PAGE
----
About a year and a half ago in Arlington we had a situation in which an off-duty Houston cop shot and killed a young man who appeared to be going for a weapon. The boy had been caught in the act of doing something and refused to respond to the cop's requests. When the young man turned and stuck his hand in the front of his jeans the cop pulled his concealed weapon and shot.
The cop was hispanic, the kid was black. When Arlington PD decided not to press charges based on the evidence available, a large group of New Black Panthers and others supporting their claims began to protest APD, calling them racist and saying that they would have pressed charges if a white boy had been killed.
Over the next month or so, APD cops were harrassed daily. Protests were held at the city jail house and cops were threatened and assaulted trying to enter and leave the facility. The mayor and police chief thought that retaliation through the law (i.e. arresting and charging those who threatened or assaulted an officer) would only increase tensions, so they told their officers not to respond to the attacks. Despite the lack of action, tensions continued to rise. Officers were followed home from their assigned station houses, angry citizens showed up at the homes of officers making threats. Cops began to express concern about pulling over black drivers or confronting black citizens who were observed in the act of suspicious or illegal behavior. Cops began hiding their uniforms and dressing only at the station house. Some of them stopped staying in their own houses. It took almost a year for the tensions to subside.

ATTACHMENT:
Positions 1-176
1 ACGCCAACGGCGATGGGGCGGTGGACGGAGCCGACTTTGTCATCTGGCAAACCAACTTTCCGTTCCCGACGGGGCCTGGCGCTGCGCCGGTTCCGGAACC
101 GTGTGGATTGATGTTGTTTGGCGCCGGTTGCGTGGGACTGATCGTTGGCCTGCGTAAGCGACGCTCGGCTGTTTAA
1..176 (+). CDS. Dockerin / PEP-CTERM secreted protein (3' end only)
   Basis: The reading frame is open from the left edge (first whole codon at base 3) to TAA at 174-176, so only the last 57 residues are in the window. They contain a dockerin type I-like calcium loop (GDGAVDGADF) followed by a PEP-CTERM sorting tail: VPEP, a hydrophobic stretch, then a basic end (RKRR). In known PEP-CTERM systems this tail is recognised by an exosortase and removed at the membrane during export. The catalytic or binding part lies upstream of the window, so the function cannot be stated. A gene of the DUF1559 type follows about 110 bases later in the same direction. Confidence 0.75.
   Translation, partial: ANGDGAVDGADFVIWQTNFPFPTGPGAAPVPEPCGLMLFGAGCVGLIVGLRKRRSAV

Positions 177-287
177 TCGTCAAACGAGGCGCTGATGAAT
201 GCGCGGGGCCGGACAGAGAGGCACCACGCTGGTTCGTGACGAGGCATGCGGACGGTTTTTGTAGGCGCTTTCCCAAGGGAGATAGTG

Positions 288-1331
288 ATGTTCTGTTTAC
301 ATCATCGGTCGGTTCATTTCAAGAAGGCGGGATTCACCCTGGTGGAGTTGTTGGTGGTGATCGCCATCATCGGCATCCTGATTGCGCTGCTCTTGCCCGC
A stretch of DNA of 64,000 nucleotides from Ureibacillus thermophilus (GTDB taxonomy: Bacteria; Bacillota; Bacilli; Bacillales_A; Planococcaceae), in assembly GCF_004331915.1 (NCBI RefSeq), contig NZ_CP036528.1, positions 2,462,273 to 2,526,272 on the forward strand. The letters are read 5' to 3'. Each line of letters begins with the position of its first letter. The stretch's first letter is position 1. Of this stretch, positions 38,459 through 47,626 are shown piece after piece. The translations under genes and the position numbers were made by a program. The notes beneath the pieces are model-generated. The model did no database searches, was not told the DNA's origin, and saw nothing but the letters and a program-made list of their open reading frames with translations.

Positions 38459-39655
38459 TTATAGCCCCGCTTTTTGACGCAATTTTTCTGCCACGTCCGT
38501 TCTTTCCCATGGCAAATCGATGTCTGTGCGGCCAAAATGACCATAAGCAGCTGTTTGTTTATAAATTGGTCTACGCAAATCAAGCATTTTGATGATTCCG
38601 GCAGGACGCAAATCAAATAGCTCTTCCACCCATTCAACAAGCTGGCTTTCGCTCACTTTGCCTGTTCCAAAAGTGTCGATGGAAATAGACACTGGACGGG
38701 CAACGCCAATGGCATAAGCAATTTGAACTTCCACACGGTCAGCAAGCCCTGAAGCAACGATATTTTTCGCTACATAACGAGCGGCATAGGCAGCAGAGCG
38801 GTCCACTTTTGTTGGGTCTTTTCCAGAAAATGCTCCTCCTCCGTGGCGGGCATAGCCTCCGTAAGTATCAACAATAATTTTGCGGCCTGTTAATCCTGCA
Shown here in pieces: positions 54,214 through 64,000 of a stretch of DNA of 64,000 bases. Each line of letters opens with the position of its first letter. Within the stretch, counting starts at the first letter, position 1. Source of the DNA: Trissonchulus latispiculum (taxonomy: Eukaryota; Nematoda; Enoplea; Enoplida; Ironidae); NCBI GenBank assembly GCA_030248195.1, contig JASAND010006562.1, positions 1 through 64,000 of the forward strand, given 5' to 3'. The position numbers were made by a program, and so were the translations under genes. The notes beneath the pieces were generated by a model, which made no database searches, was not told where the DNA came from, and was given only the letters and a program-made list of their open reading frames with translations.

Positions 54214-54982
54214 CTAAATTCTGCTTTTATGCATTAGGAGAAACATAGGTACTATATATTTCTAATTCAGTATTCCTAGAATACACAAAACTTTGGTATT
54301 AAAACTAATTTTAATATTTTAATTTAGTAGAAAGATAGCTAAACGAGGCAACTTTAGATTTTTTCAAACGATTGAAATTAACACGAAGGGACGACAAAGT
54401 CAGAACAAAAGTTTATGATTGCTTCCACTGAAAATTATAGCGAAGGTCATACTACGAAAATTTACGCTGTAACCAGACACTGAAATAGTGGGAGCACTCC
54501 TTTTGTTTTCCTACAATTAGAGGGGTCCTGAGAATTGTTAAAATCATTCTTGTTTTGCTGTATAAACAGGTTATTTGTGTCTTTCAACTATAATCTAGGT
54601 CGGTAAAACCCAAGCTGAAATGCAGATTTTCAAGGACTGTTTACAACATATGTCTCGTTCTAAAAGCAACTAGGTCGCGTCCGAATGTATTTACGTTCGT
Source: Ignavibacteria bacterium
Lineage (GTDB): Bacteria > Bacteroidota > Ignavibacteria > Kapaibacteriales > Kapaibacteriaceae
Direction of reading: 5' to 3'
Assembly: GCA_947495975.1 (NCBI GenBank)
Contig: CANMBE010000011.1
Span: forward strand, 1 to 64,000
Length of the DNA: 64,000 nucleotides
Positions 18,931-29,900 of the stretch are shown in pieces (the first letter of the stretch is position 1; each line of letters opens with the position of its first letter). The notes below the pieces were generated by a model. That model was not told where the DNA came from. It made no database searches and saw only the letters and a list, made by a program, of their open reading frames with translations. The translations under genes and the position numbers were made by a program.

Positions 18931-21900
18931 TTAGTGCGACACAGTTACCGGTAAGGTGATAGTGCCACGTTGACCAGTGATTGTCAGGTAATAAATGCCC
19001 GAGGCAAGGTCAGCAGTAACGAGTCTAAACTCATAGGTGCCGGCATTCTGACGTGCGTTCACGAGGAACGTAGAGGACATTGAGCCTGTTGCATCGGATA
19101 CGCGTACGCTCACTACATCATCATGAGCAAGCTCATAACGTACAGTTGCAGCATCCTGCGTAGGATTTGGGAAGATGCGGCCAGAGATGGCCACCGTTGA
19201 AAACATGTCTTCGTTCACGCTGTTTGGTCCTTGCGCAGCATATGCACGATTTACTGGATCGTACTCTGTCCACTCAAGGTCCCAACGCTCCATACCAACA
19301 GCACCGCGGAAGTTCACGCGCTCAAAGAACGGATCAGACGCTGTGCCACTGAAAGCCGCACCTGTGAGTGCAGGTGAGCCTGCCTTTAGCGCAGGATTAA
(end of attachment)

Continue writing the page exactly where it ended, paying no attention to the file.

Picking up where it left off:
Now, perhaps if the police chief and mayor had allowed for the arrest of citizens making threats/causing injury, a lot of those issues could have been avoided. But the fact remains that cops who had nothing at all to do with a city DA decision based on a shooting that didn't involve city cops were put at risk, threatened, and made to feel unsafe in the process of doing their jobs (and even when off duty). There was absolutely no justification for the actions of those citizens, just as Anonymous has no justification for "outing" the private homes of police officers in OWS cities. The potential consequences are more important than some arbitrary vendetta against governmental invasion of privacy, IMO.